False Statements Against Candidates

Election years inevitably spawn election-based litigation. In Susan B. Anthony List v. Driehaus, the U.S. Court of Appeals for the 6th Circuit struck down Ohio’s political false statements laws (ORC 3517.21) as violating the First and Fourteenth Amendments. The statute prohibits knowingly or recklessly making false statements with the intent of impacting the outcome of an election. While the statute identified certain types of false statements to be prohibited, such as statements regarding a candidate’s criminal record or voting record, it also broadly prohibited any “false statement concerning a candidate…designed to promote the election, nomination, or defeat of the candidate.” The appellate court found the law both was over inclusive substantively and failed to offer adequate procedural safeguards. In particular, the court found that the law failed to guarantee that complaints would reach final resolution before an election and lacked a procedure to address frivolous complaints.—From Northeast Ohio Chapter Member Holly Marie Wilson, Esq.


Contractual Indemnification and the Duty to Defend

A recent Maryland case clarified an insurer’s duty to defend contractors as “additional insureds” in liability policies. In James G. Davis Construction Corporation v. Erie Insurance Exchange, a subcontractor’s liability carrier agreed to cover the prime contractor for damages arising out of either the contractor’s or subcontractor’s negligence in connection with a construction project. Although the claims against the contractor were not based solely on vicarious liability, the Maryland Court of Special Appeals required the insurer to defend the contractor in tort litigation. As long as the contractor was alleged to be liable, in whole or in part, by the acts or omissions of the subcontractor, the carrier had a duty to defend this additional insured regardless of whether the liability arises under the doctrine of respondeat superior.—From Maryland Chapter President Irwin R. Kramer, Esq.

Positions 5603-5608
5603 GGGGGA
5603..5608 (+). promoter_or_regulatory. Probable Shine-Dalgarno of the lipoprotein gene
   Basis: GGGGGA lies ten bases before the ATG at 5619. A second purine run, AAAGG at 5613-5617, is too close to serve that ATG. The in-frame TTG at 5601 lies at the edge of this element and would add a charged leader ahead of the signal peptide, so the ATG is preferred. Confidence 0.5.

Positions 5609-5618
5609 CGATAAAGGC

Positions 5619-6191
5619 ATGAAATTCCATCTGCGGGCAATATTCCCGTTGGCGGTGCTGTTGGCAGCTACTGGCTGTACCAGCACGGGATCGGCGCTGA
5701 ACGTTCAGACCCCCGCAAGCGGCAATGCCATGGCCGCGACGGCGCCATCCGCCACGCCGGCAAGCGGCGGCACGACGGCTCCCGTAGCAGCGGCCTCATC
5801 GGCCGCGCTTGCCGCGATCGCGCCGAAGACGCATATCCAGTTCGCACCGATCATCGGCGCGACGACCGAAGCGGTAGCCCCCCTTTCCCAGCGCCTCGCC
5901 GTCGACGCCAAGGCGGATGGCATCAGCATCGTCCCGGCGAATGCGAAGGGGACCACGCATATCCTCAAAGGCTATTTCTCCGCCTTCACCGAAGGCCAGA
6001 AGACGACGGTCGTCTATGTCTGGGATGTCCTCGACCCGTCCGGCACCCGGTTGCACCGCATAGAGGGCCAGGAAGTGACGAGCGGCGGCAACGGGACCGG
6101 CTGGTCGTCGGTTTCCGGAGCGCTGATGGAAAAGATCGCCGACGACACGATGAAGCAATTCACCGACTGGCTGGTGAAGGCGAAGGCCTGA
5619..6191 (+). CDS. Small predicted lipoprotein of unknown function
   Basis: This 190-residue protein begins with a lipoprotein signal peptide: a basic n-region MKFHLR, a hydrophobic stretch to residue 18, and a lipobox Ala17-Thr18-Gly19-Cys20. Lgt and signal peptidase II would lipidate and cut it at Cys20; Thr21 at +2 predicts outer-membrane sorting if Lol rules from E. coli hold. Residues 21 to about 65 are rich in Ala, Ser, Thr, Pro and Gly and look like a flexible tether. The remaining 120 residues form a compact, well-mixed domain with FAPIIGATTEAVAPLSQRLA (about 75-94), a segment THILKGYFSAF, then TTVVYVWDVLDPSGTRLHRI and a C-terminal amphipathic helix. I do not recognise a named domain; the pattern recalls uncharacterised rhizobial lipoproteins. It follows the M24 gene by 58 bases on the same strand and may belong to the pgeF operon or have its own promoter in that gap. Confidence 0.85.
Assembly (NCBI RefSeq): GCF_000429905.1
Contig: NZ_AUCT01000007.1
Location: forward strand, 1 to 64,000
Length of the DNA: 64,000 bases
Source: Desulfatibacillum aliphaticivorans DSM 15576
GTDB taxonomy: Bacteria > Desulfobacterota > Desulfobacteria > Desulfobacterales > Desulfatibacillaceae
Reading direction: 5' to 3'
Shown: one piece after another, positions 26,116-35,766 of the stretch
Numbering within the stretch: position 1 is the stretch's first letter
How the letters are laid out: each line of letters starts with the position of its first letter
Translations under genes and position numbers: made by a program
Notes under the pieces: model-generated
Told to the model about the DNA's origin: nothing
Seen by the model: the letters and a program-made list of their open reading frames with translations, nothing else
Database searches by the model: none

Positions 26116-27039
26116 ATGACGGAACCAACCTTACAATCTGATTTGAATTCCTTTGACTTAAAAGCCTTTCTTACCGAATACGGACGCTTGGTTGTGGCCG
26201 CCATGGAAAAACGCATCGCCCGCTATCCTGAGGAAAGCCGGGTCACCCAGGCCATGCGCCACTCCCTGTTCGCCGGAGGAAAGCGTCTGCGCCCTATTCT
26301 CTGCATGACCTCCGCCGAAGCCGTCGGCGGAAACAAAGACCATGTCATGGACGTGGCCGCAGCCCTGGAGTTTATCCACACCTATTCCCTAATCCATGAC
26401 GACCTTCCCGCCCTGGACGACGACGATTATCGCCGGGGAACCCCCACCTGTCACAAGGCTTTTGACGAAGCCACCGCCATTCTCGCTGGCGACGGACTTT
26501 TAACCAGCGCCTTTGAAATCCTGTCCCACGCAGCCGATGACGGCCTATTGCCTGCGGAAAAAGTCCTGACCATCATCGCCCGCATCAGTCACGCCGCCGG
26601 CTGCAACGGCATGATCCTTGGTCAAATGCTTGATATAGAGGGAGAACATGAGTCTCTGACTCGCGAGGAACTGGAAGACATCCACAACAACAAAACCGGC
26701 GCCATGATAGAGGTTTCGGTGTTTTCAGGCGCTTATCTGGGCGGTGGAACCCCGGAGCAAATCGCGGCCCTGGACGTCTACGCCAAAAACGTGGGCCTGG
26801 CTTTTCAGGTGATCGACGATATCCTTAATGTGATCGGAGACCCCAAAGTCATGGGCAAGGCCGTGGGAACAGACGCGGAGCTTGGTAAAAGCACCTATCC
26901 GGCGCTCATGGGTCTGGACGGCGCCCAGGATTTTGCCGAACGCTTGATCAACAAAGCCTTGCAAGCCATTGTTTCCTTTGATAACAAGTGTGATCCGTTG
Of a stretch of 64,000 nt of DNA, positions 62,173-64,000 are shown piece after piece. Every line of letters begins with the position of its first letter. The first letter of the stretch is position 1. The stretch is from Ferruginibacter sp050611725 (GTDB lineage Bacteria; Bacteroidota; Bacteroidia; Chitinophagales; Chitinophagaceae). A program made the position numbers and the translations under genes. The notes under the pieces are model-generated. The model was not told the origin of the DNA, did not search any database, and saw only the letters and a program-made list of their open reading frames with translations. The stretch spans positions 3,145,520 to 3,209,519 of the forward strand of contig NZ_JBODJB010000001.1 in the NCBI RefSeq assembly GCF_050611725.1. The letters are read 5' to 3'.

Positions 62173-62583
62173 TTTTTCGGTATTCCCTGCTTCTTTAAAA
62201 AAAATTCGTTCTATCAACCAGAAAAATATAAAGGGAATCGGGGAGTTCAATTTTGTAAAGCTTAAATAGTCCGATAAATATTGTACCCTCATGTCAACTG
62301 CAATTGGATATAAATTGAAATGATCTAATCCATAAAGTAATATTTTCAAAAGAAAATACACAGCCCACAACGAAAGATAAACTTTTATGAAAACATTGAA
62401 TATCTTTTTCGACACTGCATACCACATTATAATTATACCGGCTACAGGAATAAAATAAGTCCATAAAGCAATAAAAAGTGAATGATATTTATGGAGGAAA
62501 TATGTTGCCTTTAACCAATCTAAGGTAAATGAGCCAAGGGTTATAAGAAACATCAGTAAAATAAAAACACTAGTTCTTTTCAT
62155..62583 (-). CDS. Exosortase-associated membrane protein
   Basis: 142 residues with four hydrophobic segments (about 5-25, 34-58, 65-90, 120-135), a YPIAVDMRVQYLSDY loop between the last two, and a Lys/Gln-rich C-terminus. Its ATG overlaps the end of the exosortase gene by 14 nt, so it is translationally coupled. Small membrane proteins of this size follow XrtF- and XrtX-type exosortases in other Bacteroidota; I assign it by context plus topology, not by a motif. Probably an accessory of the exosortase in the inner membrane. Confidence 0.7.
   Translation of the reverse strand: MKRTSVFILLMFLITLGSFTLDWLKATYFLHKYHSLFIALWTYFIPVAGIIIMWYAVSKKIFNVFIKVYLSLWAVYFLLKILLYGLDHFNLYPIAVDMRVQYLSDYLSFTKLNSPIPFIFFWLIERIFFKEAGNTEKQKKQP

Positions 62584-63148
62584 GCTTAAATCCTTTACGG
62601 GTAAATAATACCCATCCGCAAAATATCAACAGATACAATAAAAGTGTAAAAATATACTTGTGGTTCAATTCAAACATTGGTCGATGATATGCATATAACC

The Child Sexual Abuse Act

The New Jersey Appellate Division recently addressed claims brought by a plaintiff alleging sexual abuse while she a was minor against the defendant band director and high school under the Child Sexual Abuse Act (CSAA) and the Tort Claims Act. Though the complaint pointed to repeated sexual abuse in the plaintiff’s home, the court affirmed the lower court’s decision, finding that defendants were not liable “passive abusers” under the CSAA because they were neither “within the household” nor “standing in loco parentis.” The court drew a contrast to a defendant boarding school that exerted parental-like control over the child and satisfied the CSAA.—From Chapter Region Three Co-Chair Karen Painter Randall

About The Authors
Bevrlee J. Lips

Bevrlee J. Lips was managing editor of Claims Management magazine (now CLM Magazine) from January 2012 until March 2017.  blips@claimsadvisor.com